Gay loggers for Jesus and July 4th
Writers on the Range
A town’s July 4th celebration says a lot about a community, and this holiday in Bozeman, Montana, promises to be relatively laid-back, with locals typically heading for nearby Livingston or Ennis to catch their parades, then back home for stirring music and fireworks at the fairgrounds.
Just five years ago, however, Bozeman woke up to controversy when the newly formed local Tea Party decided it wanted to march down Main Street on the Fourth to protest taxes and government spending. But rather than follow the normal process for a parade permit, the Tea Party stormed a Bozeman City Commission meeting and demanded a parade permit for July 4th. The commissioners were so intimidated that they ignored both the usual application process and Montana’s Open Meeting Law. On the spot, the Tea Party was granted a parade permit.
The town then learned that the Tea Party’s plan to close down Main Street for its tax protest was going to cost city taxpayers $1,100 in staff and police overtime. The irony turned out to be too much to pass up, so I applied for a second parade permit for Independence Day. And because city regulations allowed only an organization to apply for a parade permit, I made the application (with tongue firmly in cheek) on behalf of a new, contrastingly “big tent” organization: The Green Coalition of Gay Loggers for Jesus.
Included in the application was a promise that the coalition would raise the $1,100 needed to reimburse city taxpayers for the cost of the parade, a thinly veiled attempt to shame the Tea Party into not relying on government spending to finance its tax protest. Ironically, the Tea Party, based 30 miles outside Bozeman, had no qualms about asking city residents to pay for its protest event.
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The coalition began raising money through T-shirt sales and donations, with the stipulation that if the $1,100 goal could not be reached, the coalition would not march, and all the money collected would go to the Gallatin Valley Food Bank. Several days before the Fourth, the coalition announced that it had surpassed the $1,100 goal by $1,500, which was donated to the Food Bank.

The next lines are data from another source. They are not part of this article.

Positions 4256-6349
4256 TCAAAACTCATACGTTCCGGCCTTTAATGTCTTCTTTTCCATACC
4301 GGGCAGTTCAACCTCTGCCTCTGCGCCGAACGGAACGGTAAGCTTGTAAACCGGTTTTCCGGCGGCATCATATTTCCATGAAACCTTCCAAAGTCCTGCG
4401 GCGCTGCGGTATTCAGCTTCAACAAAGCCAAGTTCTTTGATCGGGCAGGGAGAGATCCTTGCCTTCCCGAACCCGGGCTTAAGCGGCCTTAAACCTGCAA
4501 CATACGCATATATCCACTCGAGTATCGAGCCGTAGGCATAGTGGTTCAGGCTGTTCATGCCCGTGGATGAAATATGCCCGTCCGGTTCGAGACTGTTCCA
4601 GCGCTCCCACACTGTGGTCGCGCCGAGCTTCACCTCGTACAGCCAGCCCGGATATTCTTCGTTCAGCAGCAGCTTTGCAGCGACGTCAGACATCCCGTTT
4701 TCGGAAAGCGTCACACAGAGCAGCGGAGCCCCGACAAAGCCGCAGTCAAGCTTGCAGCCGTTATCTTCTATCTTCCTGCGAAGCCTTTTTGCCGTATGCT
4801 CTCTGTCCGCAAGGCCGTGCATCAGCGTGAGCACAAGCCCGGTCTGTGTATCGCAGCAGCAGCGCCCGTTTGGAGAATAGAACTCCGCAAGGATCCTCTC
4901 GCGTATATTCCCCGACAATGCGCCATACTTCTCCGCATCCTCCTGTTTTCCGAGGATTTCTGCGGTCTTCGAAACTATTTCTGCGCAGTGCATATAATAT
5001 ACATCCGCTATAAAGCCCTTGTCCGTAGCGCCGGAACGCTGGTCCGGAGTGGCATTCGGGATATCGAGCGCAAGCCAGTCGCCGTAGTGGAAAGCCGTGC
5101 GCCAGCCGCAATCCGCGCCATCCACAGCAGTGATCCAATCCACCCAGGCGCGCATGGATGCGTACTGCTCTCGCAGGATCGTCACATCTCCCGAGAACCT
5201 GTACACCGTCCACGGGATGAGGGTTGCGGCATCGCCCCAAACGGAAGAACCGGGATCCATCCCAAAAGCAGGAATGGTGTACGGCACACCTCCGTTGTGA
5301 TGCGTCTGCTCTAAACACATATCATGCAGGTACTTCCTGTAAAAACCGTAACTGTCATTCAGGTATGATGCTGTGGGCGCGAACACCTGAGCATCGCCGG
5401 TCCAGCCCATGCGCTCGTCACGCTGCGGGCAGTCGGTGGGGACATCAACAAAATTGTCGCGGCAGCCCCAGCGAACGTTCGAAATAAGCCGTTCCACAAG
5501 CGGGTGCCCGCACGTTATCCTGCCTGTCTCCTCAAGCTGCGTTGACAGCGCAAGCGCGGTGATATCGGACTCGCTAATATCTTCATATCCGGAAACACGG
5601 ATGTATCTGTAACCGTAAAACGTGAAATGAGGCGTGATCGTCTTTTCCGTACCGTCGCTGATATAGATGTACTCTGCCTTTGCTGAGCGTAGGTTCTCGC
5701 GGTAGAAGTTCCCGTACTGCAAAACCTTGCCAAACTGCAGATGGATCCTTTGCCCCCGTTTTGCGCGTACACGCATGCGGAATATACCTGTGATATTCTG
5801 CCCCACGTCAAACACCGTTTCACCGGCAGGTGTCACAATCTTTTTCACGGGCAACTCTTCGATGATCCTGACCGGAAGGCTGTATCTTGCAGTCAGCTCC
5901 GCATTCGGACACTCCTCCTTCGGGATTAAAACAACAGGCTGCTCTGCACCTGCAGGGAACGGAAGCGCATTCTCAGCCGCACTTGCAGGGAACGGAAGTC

Finally it was the Fourth, and The Green Coalition of Gay Loggers for Jesus — some 65 people strong — marched down Main Street in a fun, upbeat, fairly random parade. In contrast, the Tea Party parade that followed — estimated by organizers at close to a thousand people — featured a vintage aircraft flyover and lots of really angry signs. In the end, the coalition paid not only for its own parade but also for the majority of the street-closure costs of the Tea Party’s event as well.
In 2010, the city of Bozeman still didn’t have a policy concerning main street closures, but to prevent more dueling parades, it decided to issue only one parade permit for the Fourth of July. City code stipulated that the earliest date to apply was the first week in January. The Green Coalition submitted its application for the Fourth during the first week in February and was granted the permit. The application included the same promise to reimburse the city for the costs of the street closure. That spring, when the Tea Party started making its plans for the Fourth and went in for its parade permit, the members were told by a city official, “You can march on the Forth of July if you want to, but it will have to be in the parade with The Green Coalition of Gay Loggers for Jesus.” The Tea Party left town for the holiday and marched elsewhere.
In 2011, the Tea Party abandoned a Fourth of July Main Street parade in favor of a picnic get-together in one of Bozeman’s city parks. Since then, the Tea Party has not attempted another Main Street protest march. Mission accomplished.
There are plenty of days in the year to complain about what’s wrong with America; the Fourth of July isn’t one of them. The holiday is about what makes this country great, and thanks to The Green Coalition of Gay Loggers for Jesus, Bozeman doesn’t have to host a parade with a bunch of angry people carrying derogatory and racist signs. The day is about patriotic music, fireworks and a town full of folks proud and thankful to be living in the good old USA.
Brian Leland is a contributor to Writers on the Range, a syndicated opinion column service of High Country News (hcn.org). He is an electrical contractor in Bozeman, a graduate in engineering from Montana State University, and founder of the Green Coalition of Gay Loggers for Jesus in 2009.
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